DiggSeptember 17 is Constitution Day, marking the anniversary of its 1787 signing. Schools will teach about the Constitution, but not for the obvious reason. Their reason will be that it is now required of every educational institution receiving federal aid. However, they won't teach about the irony of that requirement, which came from the man described as the Senate's leading Constitutional scholar, yet clearly conflicts with the Constitution.
In 2004, Senator Robert Byrd (D.-W.Va.) inserted the requirement into a pork-filled spending bill that was blatantly inconsistent with Americans' general welfare, which is the Constitution's rationale. It also clearly overstepped the 10th Amendment's restriction of the federal government to only its enumerated powers.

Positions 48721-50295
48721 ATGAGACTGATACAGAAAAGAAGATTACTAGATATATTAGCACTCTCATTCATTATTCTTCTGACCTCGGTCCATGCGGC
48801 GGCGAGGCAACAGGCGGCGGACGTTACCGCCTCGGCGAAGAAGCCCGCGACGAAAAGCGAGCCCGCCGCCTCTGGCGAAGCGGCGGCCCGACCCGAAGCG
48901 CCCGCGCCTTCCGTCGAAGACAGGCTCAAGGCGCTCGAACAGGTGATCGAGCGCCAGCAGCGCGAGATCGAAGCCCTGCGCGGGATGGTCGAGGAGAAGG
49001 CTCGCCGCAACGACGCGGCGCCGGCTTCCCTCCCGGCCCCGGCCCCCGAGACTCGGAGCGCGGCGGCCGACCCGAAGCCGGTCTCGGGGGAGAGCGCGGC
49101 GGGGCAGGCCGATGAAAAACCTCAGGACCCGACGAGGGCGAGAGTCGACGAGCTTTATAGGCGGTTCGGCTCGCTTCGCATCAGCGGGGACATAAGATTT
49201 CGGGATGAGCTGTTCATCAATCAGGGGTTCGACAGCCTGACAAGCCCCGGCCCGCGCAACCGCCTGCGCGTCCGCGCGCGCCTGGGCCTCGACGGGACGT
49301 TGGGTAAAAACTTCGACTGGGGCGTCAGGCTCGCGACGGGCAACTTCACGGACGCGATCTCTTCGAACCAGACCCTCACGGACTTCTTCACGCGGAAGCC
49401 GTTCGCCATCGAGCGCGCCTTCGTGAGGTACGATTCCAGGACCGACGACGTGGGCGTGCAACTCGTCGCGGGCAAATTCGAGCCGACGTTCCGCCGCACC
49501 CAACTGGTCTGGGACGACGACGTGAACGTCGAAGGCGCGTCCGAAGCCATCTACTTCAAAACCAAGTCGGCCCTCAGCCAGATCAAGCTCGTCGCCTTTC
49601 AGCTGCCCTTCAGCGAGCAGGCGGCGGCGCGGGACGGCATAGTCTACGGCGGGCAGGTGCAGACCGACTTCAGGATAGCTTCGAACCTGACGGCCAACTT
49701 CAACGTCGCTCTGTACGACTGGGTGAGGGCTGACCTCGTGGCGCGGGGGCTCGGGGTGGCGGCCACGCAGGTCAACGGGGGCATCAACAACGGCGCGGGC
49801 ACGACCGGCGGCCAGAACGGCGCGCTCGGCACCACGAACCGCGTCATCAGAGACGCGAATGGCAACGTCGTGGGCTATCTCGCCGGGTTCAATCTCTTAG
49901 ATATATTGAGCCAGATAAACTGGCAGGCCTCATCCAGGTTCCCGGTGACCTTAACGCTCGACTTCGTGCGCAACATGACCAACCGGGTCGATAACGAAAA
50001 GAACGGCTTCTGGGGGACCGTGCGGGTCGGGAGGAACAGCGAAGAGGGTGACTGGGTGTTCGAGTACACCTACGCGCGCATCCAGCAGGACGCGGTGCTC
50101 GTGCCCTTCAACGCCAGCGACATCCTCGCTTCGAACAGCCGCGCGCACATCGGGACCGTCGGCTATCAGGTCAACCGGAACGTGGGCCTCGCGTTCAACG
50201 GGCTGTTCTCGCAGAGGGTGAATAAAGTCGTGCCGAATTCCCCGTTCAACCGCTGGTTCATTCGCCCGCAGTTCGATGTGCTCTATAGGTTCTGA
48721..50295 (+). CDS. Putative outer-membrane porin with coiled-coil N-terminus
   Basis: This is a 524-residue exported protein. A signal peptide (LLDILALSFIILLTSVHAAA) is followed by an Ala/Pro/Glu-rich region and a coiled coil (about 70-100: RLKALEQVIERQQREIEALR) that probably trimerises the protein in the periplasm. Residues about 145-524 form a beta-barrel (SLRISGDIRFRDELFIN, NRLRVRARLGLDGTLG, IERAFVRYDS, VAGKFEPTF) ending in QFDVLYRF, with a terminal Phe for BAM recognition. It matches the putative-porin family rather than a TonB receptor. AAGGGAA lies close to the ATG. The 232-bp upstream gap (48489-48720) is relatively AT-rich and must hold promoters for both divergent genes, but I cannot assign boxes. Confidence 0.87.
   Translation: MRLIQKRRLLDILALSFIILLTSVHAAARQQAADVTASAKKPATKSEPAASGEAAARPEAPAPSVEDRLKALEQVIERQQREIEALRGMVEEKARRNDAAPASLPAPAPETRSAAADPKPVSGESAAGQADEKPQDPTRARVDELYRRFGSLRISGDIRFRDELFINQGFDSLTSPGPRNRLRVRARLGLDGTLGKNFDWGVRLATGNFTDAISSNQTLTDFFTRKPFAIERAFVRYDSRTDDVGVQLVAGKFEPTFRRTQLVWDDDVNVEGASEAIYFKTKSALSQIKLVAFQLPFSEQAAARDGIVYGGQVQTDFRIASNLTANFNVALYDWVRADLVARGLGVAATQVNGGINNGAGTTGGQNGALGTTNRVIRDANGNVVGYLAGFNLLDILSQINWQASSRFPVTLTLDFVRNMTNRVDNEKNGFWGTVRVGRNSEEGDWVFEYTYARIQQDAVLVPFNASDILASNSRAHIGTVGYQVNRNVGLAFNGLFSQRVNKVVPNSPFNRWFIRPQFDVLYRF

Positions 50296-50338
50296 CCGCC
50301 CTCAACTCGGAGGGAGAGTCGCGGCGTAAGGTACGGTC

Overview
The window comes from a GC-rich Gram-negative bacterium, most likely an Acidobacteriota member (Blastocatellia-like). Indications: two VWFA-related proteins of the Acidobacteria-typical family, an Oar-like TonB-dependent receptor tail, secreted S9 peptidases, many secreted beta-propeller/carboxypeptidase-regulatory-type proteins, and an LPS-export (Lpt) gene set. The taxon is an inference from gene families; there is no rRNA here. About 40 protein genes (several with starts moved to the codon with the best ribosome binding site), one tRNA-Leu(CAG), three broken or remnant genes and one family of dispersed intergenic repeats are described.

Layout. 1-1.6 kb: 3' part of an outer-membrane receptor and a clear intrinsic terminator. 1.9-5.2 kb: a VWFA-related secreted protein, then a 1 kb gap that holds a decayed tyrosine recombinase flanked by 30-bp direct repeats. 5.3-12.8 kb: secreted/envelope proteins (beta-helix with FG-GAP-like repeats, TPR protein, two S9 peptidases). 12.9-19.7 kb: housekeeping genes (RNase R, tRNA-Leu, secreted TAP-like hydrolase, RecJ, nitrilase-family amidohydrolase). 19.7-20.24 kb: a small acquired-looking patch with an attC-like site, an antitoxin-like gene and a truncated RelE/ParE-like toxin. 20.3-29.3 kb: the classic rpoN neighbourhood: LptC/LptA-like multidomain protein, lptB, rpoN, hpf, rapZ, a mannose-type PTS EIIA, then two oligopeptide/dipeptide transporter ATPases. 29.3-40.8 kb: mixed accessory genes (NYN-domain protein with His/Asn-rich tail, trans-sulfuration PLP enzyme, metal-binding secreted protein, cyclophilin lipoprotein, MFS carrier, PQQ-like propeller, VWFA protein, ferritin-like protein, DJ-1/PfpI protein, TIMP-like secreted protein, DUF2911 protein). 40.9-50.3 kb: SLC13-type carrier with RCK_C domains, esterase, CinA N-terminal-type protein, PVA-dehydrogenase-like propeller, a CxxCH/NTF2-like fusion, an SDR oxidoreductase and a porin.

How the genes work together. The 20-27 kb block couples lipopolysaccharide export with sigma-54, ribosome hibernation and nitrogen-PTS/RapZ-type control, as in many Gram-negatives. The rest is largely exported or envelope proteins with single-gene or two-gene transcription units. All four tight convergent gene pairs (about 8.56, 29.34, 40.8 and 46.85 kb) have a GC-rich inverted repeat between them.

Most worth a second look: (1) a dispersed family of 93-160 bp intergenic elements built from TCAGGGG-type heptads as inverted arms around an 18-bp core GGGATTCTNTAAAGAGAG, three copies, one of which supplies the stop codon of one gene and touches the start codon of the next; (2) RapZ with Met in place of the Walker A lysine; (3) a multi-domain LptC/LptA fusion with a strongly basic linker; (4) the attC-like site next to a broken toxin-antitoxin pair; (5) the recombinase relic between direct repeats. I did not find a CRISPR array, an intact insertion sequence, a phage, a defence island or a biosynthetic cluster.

His "solution" aside, however, Senator Byrd is correct about our insufficient Constitutional knowledge. In one National Constitution Center poll, while two-thirds of adults said detailed knowledge of it was "absolutely essential," only one in six claimed such knowledge.